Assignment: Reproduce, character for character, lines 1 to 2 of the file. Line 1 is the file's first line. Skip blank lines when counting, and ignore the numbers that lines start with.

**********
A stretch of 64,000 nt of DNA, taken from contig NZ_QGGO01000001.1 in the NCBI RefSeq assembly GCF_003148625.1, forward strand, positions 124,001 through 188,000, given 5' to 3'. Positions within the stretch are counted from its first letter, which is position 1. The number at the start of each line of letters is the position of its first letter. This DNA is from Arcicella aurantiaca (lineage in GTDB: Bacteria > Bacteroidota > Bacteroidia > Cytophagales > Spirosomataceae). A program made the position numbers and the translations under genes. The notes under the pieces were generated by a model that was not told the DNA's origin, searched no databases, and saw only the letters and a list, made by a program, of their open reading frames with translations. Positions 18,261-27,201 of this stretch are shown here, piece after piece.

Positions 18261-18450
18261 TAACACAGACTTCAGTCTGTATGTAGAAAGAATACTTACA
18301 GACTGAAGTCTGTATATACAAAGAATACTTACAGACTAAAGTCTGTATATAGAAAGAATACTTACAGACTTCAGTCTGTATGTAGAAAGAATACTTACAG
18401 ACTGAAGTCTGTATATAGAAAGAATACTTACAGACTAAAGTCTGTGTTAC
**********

A stretch of 64,000 nt of DNA, taken from contig NZ_QGGO01000001.1 in the NCBI RefSeq assembly GCF_003148625.1, forward strand, positions 124,001 through 188,000, given 5' to 3'. Positions within the stretch are counted from its first letter, which is position 1. The number at the start of each line of letters is the position of its first letter. This DNA is from Arcicella aurantiaca (lineage in GTDB: Bacteria > Bacteroidota > Bacteroidia > Cytophagales > Spirosomataceae). A program made the position numbers and the translations under genes. The notes under the pieces were generated by a model that was not told the DNA's origin, searched no databases, and saw only the letters and a list, made by a program, of their open reading frames with translations. Positions 18,261-27,201 of this stretch are shown here, piece after piece.

Positions 18261-18450